Coral Reefs

, Volume 30, Issue 1, pp 61–71 | Cite as

Quantifying movement patterns for shark conservation at remote coral atolls in the Indian Ocean

  • I. C. FieldEmail author
  • M. G. Meekan
  • C. W. Speed
  • W. White
  • C. J. A. Bradshaw


Grey reef sharks (Carcharhinus amblyrhynchos) are apex predators found on many Indo-Pacific coral reefs, but little is known about their movement patterns and habitat requirements. We used acoustic telemetry to determine movements and habitat use of these sharks at the isolated Rowley Shoals atolls, 250 km off the coast of north-western Australia. We equipped 12 male and 14 female sharks ranging from 0.79 to 1.69 m in total length with transmitters that were detected by an array of 11 strategically placed receivers on two atoll reefs. Over 26,000 detections were recorded over the 325 days of receiver deployment. No sharks were observed to move between reefs. Receivers on the outer slopes of reefs provided nearly all (99%) of the detections. We found no differences in general attendance parameters due to size, sex or reef, except for maximum period of detection where larger sharks were detected over a longer period than smaller sharks. Male and female sharks were often detected at separate receivers at the outer slope habitat of one reef, suggesting sexual segregation, but this pattern did not occur at the second reef where males and females were detected at similar frequencies. We identified two patterns of daily behaviour: (1) sharks were present at the reef both day and night or (2) sharks spent more time in attendance during day than at night. Fast Fourier transforms identified 24-h cycles of attendance at the reef and a secondary peak of attendance at 12 h for most sharks, although no individuals shared the same attendance patterns. Our study provides baseline data that can be used to optimise the minimum area and habitat requirements for conservation of these apex predators.


Acoustic telemetry Habitat use Site fidelity Marine protected areas Grey reef shark 



We thank the crew and fellow researchers of the AIMS R.V. Solander, especially J. Colquohn and E. Matson, and Western Australian Government’s Department of Environment and Conservation (WADEC) staff at the Broome office for their assistance during the fieldwork. We thank the crew of North Star Cruises’ M.V. True North for assistance in recovering the receivers. For assistance in analyses and programming, we thank Y. Berger (spectral analysis), H. Pedersen (Eonfusion) and D. Webber (VEMCO detection metrics). The study was funded by a grant from WADEC, with additional receivers provided by the Integrated Marine Observing Systems’ Australian Acoustic Telemetry and Monitoring System facility. GIS materials provided by the WADEC Marine Policy and Planning Branch. Shark captures and tracking was permitted by the Charles Darwin University Animal Ethics Committee.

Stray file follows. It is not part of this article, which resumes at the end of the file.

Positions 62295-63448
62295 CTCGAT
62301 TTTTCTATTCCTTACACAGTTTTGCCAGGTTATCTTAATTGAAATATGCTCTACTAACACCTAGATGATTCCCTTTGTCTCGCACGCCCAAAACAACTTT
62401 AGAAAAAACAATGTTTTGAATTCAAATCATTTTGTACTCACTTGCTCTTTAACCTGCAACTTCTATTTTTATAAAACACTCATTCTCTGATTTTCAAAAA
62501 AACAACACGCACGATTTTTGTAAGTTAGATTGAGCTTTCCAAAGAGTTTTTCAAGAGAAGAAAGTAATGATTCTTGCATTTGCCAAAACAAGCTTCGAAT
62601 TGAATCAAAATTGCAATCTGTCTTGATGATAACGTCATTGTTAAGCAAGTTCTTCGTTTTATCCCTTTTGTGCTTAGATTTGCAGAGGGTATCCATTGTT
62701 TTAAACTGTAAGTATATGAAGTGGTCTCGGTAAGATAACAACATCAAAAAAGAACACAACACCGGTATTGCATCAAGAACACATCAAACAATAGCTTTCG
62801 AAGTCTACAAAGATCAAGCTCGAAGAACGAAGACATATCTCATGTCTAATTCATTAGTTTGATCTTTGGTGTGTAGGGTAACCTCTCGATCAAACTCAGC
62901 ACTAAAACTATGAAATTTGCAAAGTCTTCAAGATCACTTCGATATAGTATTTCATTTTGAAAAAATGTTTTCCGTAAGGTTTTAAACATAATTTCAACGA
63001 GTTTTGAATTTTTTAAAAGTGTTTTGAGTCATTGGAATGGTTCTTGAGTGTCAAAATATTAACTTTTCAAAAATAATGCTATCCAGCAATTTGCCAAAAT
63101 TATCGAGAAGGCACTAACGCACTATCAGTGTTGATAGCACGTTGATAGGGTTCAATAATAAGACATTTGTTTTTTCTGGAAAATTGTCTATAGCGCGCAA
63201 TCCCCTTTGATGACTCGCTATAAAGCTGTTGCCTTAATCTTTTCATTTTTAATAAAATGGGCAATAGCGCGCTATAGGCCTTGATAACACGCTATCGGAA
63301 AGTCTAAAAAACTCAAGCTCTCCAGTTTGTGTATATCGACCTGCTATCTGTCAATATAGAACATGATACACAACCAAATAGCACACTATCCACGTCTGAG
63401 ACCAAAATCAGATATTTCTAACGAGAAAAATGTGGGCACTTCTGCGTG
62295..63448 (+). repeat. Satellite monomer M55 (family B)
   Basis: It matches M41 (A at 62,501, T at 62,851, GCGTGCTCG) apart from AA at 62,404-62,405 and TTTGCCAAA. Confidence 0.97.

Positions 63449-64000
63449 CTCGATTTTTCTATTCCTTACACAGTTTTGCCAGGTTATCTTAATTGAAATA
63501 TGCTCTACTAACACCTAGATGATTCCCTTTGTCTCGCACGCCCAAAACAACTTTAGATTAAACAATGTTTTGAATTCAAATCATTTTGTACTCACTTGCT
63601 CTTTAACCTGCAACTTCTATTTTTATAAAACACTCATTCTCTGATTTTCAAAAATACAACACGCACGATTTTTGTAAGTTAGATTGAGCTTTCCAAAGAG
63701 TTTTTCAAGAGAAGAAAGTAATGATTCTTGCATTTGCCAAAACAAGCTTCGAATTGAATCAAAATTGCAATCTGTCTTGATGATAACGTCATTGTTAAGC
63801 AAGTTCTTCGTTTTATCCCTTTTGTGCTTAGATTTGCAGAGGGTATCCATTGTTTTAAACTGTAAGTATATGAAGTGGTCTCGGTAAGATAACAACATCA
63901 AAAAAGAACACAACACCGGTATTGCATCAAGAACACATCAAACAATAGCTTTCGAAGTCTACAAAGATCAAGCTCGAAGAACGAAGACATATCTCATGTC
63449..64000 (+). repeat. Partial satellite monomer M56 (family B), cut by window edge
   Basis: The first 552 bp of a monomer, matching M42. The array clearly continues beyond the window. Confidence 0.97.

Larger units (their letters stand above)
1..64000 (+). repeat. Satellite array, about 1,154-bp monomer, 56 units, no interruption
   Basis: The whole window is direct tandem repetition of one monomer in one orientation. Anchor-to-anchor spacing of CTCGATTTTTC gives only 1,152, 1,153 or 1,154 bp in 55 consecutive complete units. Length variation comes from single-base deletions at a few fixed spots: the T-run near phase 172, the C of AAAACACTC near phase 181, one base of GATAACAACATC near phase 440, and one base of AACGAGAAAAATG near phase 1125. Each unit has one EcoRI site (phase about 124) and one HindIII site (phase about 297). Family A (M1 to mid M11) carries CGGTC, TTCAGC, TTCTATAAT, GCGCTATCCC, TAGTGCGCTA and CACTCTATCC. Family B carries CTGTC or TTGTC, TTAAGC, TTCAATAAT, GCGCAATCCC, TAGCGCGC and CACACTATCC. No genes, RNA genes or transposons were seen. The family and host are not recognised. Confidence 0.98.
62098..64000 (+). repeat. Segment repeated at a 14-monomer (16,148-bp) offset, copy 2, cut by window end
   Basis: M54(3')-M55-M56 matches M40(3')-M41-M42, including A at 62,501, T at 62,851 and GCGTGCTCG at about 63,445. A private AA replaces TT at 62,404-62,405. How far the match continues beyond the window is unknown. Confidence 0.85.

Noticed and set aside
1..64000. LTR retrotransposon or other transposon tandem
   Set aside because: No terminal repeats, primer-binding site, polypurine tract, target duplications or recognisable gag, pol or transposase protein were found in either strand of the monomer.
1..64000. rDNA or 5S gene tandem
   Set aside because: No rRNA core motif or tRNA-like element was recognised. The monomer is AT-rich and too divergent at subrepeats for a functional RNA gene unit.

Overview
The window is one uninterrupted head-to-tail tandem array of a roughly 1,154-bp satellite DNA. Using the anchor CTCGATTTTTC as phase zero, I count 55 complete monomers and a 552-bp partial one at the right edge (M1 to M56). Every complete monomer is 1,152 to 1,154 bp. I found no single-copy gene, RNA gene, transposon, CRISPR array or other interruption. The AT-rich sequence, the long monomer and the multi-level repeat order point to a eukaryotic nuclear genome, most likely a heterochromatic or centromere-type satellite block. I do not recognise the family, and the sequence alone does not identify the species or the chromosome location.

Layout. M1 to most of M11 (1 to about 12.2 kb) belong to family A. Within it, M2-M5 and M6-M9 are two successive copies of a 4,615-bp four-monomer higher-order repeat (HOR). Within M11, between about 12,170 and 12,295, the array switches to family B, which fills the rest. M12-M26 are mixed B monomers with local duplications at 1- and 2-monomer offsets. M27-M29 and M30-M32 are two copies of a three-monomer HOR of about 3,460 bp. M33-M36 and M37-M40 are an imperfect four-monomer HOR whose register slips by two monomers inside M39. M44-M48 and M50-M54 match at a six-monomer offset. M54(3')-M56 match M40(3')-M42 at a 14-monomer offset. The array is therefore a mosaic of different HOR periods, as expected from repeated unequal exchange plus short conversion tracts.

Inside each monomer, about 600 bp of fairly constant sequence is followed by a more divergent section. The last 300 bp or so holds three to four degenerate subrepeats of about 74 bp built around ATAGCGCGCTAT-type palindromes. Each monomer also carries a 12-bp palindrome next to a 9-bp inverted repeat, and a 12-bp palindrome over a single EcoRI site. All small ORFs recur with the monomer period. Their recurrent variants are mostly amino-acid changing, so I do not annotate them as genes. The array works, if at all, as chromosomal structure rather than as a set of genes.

Supplementary material

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Copyright information

© Springer-Verlag 2010

Authors and Affiliations

  • I. C. Field
    • 1
    • 2
    • 3
    Email author
  • M. G. Meekan
    • 1
  • C. W. Speed
    • 1
    • 2
  • W. White
    • 4
  • C. J. A. Bradshaw
    • 5
    • 6
  1. 1.Australian Institute of Marine Science, Perth OfficeUWA Ocean Sciences Institute (MO96)CrawleyAustralia
  2. 2.School for Environmental ResearchCharles Darwin UniversityDarwinAustralia
  3. 3.Graduate School of the EnvironmentMacquarie UniversitySydneyAustralia
  4. 4.Wildlife ResourcesWangarattaAustralia
  5. 5.The Environment Institute and School of Earth and Environmental SciencesUniversity of AdelaideAdelaideAustralia
  6. 6.South Australian Research and Development InstituteHenley BeachAustralia

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